San Diego mayor announces Comic-Con to stay in San Diego through 2021
Jermaine Ong , City News Service
6:44 AM, Jun 30, 2017
5:41 PM, Jun 30, 2017
SAN DIEGO (KGTV) - Mayor Kevin Faulconer announced Friday that Comic-Con would be staying in San Diego through 2021, but he continued to note that an expanded convention center would be vital to keep the event and its impact on the local economy in America's Finest City.
At a press conference outside of the San Diego Convention Center's famed Hall H, Faulconer -- joined by Tourism Authority CEO Joe Terzi and Convention Center CEO Rip Rippetoe -- thanked Comic-Con's David Glanzer and his group for the agreement.
Comic-Con's deal with the city was set to expire in 2018. According to the Faulconer's spokeswoman Jen Lebron, the mayor's office worked over the last several months to help facilitate discussions between Comic-Con International, the San Diego Tourism Authority, the San Diego Convention Center and local hotels.
Faulconer said, "San Diego has always been the proud home of Comic-Con and we are extremely pleased that we can carry on that tradition of being the destination for the world's premier celebration of the popular arts. San Diegans can be excited to know that Comic-Con will continue to pump millions of dollars into our economy to support local jobs, street repair and neighborhood services. It is more important than ever that we continue to push the expand the convention center so we can ensure Comic-Con and other large conventions continue to stay in San Diego for years to come."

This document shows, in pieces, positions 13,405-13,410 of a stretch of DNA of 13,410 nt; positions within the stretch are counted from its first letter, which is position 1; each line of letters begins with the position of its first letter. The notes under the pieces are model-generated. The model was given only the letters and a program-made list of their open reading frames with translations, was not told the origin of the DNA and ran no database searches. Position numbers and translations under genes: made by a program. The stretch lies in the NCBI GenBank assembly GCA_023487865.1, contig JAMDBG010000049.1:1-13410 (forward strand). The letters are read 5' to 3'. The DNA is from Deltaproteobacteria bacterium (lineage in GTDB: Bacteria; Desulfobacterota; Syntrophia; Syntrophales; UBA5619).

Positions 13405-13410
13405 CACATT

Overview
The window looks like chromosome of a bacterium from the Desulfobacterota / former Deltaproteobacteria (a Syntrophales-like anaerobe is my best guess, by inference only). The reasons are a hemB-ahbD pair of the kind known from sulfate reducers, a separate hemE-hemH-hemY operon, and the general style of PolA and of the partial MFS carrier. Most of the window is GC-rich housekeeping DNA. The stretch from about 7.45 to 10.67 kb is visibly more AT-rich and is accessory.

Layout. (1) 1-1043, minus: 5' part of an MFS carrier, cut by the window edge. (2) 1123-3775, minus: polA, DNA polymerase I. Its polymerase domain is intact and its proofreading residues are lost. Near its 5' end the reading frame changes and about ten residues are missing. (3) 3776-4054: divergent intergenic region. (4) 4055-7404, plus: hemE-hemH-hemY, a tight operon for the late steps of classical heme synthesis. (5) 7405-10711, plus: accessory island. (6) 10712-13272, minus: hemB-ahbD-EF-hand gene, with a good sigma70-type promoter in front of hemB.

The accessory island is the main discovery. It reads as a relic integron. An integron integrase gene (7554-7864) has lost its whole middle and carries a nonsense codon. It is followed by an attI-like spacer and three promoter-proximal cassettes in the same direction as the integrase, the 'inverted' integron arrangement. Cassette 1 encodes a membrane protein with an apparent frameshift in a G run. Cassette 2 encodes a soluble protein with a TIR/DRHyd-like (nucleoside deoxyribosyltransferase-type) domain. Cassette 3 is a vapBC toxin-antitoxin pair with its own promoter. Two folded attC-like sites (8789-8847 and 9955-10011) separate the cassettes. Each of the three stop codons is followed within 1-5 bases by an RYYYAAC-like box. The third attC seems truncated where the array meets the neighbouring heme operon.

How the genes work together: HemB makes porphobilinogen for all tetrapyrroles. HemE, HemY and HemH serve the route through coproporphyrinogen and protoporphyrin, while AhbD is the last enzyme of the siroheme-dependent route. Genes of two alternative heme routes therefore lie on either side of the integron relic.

Comic-Con has an economic impact of $135 million and generates $2.8 million in tax revenues for the city, said the mayor's office. The revenue funds city services, including street repair, parks and libraries. The event also puts San Diego on an international stage with media coverage, according to Lebron.
Comic-Con spokesman Glanzer added, "While it did take more than a year in negotiations, we are pleased with this outcome. We are grateful for the leadership of Mayor Faulconer and the hard work of those at the San Diego Tourism Authority who were instrumental in securing this agreement."
Earlier this month, the mayor was unable to get the City Council to schedule a special election for November, in order to place a convention center expansion project before voters. His plan was to raise hotel room taxes to pay for enlarging the facility by 400,000 square feet, and creating dedicated funding streams for street repairs and programs for the homeless.
Since the special election proposal was defeated, Faulconer's expansion plan wasn't considered by the council -- though it could land on the November 2018 general election ballot. A previous financing plan was successfully challenged in court.
The city faces another obstacle in that land needed for a larger convention center is now controlled by an entity called Fifth Avenue Landing, which is obligated by its lease with the Port of San Diego to build hotels on the property. The port owns the land along the bayfront, including under the convention center.
"These three additional years are going to go by real quickly," Faulconer said. "Our convention center must be expanded if we want to keep Comic-Con and other major events in our city."
The deal came following months of negotiations between city and convention center officials, the tourism authority and area hotels, which offer overflow event space and blocks of rooms.
Comic-Con, which started in the basement of the U.S. Grant hotel in 1970 and then moved to several other locations around the city, has been held at the convention center since 1991.